Just how much will you aspire for?

Thursday, January 24, 2013

yingzhou district

There is a circulating photo on Facebook, whose caption reads as:

‎6-Year-Old HIV-Positive Boy
Forced to Live Alone in Rural Southwest, China

The life of a six year old, anywhere in the world should be filled with bubbles and love and comfort and caring. For poor Ah Long, an HIV carrier from Guangxi Province, China, life is difficult and extremely lonely.

Both his parents died of AIDS and the poor child is too much on his own, doing his own washing, cooking and studying. His 84-year-old grandmother has planted vegetables for him and visits frequently. She cooks for him, for him, but will not live with the child.

Everyone else in his world, including the nearby primary school has rejected him. His only friend and companion is a dog named Lao Hei.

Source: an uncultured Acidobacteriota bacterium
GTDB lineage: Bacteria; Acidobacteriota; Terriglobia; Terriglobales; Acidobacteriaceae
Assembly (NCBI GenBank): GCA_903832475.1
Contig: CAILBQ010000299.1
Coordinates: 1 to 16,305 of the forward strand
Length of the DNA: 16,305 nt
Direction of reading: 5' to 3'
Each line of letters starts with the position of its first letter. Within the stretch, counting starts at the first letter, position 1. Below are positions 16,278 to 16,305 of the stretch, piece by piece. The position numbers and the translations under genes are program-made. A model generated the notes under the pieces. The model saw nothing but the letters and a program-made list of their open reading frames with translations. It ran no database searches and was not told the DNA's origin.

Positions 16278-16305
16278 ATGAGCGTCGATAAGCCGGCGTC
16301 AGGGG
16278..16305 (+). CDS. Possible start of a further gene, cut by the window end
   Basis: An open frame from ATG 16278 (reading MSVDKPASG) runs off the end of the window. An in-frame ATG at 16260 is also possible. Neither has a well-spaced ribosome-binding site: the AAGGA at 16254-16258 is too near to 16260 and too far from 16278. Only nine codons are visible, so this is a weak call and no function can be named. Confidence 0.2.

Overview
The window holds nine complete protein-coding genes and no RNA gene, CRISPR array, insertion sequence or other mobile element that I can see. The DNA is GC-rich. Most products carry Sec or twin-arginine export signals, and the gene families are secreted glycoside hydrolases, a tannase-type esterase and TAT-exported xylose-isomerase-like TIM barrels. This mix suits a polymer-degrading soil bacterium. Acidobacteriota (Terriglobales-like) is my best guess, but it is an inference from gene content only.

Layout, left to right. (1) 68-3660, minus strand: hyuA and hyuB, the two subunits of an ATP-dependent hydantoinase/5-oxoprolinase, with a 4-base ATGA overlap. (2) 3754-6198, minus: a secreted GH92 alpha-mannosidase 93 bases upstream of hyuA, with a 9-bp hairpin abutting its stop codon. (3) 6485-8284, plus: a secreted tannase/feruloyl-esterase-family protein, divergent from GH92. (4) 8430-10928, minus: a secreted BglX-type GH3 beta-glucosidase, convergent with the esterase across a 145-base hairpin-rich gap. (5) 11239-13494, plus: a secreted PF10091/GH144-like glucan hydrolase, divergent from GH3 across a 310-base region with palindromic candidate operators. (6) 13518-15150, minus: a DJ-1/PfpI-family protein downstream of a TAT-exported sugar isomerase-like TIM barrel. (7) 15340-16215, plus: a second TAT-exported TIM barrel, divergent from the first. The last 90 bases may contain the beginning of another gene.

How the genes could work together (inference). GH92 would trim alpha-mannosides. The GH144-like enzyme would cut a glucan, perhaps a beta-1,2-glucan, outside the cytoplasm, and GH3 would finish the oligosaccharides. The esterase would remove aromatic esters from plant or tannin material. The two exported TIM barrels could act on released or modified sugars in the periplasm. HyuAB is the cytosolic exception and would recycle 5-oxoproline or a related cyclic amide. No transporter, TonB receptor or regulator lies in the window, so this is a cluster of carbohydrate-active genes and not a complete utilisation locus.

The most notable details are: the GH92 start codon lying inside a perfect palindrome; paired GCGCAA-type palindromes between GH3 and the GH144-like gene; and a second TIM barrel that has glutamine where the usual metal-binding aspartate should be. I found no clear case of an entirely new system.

The Welfare department has also declined to take responsibility for the little boy and the monthly allowance of 70 yuan (about $US 10) he gets form the civil bureau is nowhere near enough.

The stigma surrounding HIV/AIDS in China is powerful and it is totally responsible for this poor child’s neglect.

Since the 1980s, the disease has spread from the gay population and drug users to the general population, but there is still a total lack of education, understanding and a pervasive denial that fuels the fires of hatred and discrimination.

There is hope for Ah Long as after his story as published in Chinese newspapers one couple announced publicly that they would adopt the boy.

To date, however, this is yet to happen.

Many Chinese believe that AIDS only infects immoral people.

How could a six-year-old boy be immoral?

Leaving a six year old to fend for himself; many others would consider that immoral.

This is not my first time to encounter a gripping snippet on what if feels like to be a child stricken with HIV in China.

If you are up to a heart-wrenching, then again moving and highly-acclaimed documentary, watch The Blood of Yingzhou District. This is the only documentary that up until now, I haven't finished as it weighs on me the heaviness, nay devastation, of ostracism and stigma. In some ways, I am still blessed and fortunate enough to have an understanding God, family, relatives and friends who saw right through me.